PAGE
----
Still, in 2010 the government spent tens of billions to bail out the banks whose reckless and fraudulent practices had caused the financial crash. The so-called recovery is a recovery of the 1% at the cost of the 99%. While they privatise public services, they are nationalising their private debts and scapegoating the most vulnerable members of our society: pensioners, single mothers, disabled people, migrant workers, students and the unemployed.
A callous economist with one eye on the greater good might argue that it’s all worth it, in the long run, to ‘save the British economy’. Only, it’s not saving the economy – not for most of us. The figures say consumer spending might be up, but it’s the rich who are doing the consuming while for the rest of us, real wages have been falling since 2010. Job creation is overwhelmingly in low-paid, insecure sectors and almost non-existent outside of London.
When they say cut back – we say fight back
This unprecedented transfer of wealth to the top of society is generating resistance up and down the country. That the Metropolitan Police is threatening to introduce water cannon for the first time on the streets of London explicitly to ‘control protest against on-going and potential future austerity measures’ shows that they know what we know: that the potential is there for a mass movement of people in this country who will not stand for the trashing of public education any more than the dismantling of the NHS or the abolition of the welfare state. The Student Assembly will be playing a central role in these campaigns moving forward while we continue to fight the student loan sell off. We will not be intimidated by police brutality, or draconian injunctions against peaceful protest.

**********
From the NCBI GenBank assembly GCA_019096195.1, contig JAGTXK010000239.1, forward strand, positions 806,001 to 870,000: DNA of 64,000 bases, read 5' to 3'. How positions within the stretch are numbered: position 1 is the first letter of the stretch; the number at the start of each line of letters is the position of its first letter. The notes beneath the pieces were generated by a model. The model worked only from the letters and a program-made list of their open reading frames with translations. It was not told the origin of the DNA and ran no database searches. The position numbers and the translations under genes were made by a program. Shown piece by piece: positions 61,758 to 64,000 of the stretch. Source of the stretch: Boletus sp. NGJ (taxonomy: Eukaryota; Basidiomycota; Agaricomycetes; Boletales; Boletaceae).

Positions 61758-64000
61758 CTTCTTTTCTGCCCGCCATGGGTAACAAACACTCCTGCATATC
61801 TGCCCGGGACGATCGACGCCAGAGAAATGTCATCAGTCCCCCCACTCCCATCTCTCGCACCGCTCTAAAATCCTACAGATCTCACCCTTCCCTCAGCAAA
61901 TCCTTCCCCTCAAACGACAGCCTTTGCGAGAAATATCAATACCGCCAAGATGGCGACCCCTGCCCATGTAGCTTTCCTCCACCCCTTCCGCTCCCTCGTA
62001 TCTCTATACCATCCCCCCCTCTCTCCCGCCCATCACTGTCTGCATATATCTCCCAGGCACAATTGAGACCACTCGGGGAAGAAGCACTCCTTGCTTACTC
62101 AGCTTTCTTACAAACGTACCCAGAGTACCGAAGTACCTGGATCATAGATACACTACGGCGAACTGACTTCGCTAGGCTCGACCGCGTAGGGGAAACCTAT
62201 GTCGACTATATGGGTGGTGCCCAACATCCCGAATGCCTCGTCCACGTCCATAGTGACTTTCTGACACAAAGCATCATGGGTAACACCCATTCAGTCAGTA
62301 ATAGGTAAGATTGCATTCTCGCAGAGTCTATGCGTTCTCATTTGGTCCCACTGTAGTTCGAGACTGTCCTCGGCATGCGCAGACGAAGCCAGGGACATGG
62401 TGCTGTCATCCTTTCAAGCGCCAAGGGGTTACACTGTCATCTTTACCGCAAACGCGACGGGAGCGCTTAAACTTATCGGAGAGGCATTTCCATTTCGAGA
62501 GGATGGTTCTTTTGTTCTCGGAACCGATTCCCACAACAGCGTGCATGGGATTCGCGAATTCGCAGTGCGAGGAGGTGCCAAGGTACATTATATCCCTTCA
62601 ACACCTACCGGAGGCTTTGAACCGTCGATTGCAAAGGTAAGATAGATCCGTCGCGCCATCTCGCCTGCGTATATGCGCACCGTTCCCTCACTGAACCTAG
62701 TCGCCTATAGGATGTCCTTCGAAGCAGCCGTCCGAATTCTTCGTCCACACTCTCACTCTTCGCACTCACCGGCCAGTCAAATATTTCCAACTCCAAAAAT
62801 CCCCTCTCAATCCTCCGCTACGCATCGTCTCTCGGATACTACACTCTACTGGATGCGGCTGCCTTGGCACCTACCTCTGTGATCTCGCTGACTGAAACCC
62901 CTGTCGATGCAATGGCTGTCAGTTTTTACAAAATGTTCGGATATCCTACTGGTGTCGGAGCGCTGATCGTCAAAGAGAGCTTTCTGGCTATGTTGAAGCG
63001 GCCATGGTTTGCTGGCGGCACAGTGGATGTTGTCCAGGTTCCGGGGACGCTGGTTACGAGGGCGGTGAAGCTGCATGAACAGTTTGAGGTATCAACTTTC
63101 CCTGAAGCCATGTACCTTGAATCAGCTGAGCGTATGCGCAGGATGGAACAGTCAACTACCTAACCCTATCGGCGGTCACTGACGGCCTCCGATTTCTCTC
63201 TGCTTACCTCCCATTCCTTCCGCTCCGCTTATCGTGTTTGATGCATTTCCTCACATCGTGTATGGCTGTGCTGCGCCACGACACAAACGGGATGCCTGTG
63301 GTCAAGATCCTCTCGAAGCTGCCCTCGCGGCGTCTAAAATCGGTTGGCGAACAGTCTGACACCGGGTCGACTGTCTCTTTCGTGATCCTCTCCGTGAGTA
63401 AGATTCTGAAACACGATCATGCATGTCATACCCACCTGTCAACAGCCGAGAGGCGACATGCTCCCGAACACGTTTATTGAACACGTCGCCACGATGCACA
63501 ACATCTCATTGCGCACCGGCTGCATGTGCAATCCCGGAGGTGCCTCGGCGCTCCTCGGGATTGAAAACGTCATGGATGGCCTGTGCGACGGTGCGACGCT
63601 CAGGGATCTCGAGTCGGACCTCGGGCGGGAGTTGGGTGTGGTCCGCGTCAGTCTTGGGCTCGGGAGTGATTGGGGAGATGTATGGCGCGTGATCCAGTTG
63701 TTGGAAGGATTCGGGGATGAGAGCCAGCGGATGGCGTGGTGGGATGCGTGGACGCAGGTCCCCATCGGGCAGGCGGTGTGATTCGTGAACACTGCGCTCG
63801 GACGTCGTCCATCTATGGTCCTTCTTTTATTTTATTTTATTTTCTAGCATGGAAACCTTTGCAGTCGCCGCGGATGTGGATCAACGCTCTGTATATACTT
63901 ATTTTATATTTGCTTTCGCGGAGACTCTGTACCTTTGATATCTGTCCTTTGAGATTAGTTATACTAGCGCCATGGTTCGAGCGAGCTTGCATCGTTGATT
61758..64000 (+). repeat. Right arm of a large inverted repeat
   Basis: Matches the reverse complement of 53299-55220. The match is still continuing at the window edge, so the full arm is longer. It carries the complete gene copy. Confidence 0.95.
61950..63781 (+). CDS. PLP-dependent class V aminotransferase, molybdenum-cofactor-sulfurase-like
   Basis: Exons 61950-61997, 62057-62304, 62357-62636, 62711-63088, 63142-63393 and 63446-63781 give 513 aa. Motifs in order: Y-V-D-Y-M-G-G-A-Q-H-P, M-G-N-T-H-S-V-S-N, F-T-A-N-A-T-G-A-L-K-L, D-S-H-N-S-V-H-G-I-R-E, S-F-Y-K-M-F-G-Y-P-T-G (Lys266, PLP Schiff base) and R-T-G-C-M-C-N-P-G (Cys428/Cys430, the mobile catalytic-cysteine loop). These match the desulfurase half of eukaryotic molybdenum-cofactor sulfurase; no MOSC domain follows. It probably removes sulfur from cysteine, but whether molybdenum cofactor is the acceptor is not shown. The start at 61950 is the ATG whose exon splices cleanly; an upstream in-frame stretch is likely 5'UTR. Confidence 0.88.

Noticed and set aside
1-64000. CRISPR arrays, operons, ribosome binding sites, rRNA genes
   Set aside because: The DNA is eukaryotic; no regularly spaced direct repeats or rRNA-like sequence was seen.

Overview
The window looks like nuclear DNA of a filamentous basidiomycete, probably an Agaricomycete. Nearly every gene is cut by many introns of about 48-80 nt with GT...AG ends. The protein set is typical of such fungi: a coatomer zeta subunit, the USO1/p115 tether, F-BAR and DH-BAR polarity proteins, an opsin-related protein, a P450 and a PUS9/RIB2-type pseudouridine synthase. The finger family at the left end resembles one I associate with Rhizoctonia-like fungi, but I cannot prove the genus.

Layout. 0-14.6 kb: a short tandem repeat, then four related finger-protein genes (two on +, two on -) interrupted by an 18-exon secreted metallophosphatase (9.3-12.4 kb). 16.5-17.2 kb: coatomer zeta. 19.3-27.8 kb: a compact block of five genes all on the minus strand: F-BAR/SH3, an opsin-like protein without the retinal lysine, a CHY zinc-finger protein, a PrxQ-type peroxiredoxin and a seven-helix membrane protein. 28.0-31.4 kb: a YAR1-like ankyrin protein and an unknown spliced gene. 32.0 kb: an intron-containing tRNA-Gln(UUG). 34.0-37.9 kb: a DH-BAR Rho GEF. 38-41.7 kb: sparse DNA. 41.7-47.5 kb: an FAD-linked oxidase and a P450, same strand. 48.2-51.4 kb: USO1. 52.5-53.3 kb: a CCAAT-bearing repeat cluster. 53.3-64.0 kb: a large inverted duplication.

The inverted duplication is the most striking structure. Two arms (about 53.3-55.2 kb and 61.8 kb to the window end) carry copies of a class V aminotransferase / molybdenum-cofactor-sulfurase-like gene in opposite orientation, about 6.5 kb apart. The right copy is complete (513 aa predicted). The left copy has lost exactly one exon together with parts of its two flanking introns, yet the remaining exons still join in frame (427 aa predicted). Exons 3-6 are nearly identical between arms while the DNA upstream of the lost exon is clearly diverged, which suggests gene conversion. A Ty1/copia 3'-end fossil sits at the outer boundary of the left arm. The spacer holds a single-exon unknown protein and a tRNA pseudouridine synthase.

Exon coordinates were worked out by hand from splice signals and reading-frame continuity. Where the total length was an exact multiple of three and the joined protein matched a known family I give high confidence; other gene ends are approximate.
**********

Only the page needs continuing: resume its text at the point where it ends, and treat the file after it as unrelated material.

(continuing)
On Budget Day, Peoples Assembly student and community groups staged actions from Dundee to Dorset to demand a People’s Budget, recently passed through our first democratic re-call conference. In 48 hours the petition gathered over 2000 signatures before we handed it in to Downing Street. We’ll be bringing it back on 21 June, which will be first national demonstration called by the People’s Assembly and already backed by the National Union of Teachers. We plan to assemble from BBC headquarters to make it harder for them to pretend we’re not there and to highlight their failure to present a balanced discussion of the austerity and the alternative. We’ll be marching to Parliament Square for a festival of resistance with live music and arts and a show of defiance as we bring back our People’s Budget. And as the cuts bite harder, services deteriorate, wages keep falling and living costs keep rising we will keep coming back. For as long as it takes.
In 2010 over 75,000 students lit the flame and hit the streets to battle against tuition fees and lead the charge against austerity. For the past four years we’ve lived the consequences of defeat. The privatisation of our student loans amounts to another attack of the same magnitude but this time there is a national anti-austerity movement emerging beyond the university. It’s time for our whole generation to pick up where they left off. This time we have the collective potential to take on the government – and win.
What you can do
- Contact the Student Assembly to link up with student campaigners on your campus – and follow us on twitter @TheStudentAssem
- Check out the People’s Assembly website to find out more about us, join the mailing list or find a community group near you
- Sign + share our petition for a Peoples’ Budget – and join the demo on 21 June!
From Our Kingdom
Marienna is a socialist writer and campaigner who studied Politics & International Development at the School of Oriental and African Studies in London. She is a leading organiser of the Student Assembly Against Austerity. She currently works as a filmmaker for the Islam Channel.